China’s role in Africa defies conventional stereotypes and punchy news headlines. China is both a long-established diplomatic partner and a new investor in Africa. Chinese interests on the continent encompass not only natural resources but also issues of trade, security, diplomacy, and soft power. China is a major aid donor, but the scope, scale, and mode of Chinese aid practices are poorly understood and often misquoted in the press according to the Chinese government who would like to see their overtures to Africa received wholeheartedly and not with some tepid skepticism that it encounters from time to time.
Africans’ reactions to Chinese involvement have been mixed over the years. Government officials have been overwhelmingly positive to the Chinese intervention, while other elements of African societies criticize China for what they see as an exploitative, neo-colonial approach.
China has four overarching strategic interests in Africa. First, it wants access to natural resources, particularly oil and gas. It is estimated that, by 2026, China will import more oil worldwide than the United States. To guarantee future supply, China is heavily investing in the oil sectors in countries such as Sudan, Angola, and Gabon and Nigeria. Secondly, investments in Africa, a huge market for Chinese exported goods, might facilitate China’s efforts to restructure its own economy away from labor-intensive industries, especially as labor costs in China continue to increase.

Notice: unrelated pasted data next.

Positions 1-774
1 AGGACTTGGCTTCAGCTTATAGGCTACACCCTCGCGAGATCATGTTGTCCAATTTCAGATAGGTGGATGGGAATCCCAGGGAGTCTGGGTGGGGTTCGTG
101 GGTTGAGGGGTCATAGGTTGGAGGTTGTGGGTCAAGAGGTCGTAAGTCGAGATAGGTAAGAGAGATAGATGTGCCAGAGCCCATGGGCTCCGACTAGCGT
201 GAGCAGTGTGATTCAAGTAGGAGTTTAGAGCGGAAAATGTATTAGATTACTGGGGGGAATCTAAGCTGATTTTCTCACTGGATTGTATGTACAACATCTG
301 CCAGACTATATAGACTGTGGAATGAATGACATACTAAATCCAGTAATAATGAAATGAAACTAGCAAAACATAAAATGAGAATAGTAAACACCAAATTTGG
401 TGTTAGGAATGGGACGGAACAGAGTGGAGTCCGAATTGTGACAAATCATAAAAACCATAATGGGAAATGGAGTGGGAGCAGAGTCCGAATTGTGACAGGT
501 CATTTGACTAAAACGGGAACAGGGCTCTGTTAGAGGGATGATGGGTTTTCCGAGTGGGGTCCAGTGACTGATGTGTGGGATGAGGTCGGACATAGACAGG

Thirdly, China wants political legitimacy. The Chinese government believes that strengthening Afro-Chinese relations helps raise China’s own international influence. Most African governments express support for Beijing’s “One China” policy, a prerequisite for attracting Chinese aid and investment. Finally, China has sought a more constructive role as contributor to stability in the region, partly to mitigate security-related threats to China’s economic interests.
African governments on the other hand look to China to provide political recognition and legitimacy and to contribute to their economic development through aid, investment, infrastructure development, and trade. To some degree, many African leaders hope that China will interact with them in ways that the United States and other Western governments do not — by engaging economically without condescendingly preaching about good governance, for example, or by investing in high-risk projects or in remote regions that are not appealing to Western governments or companies. Some Africans aspire to replicate China’s rapid economic development and believe that their nations can benefit from China’s recent experience in lifting itself out of poverty.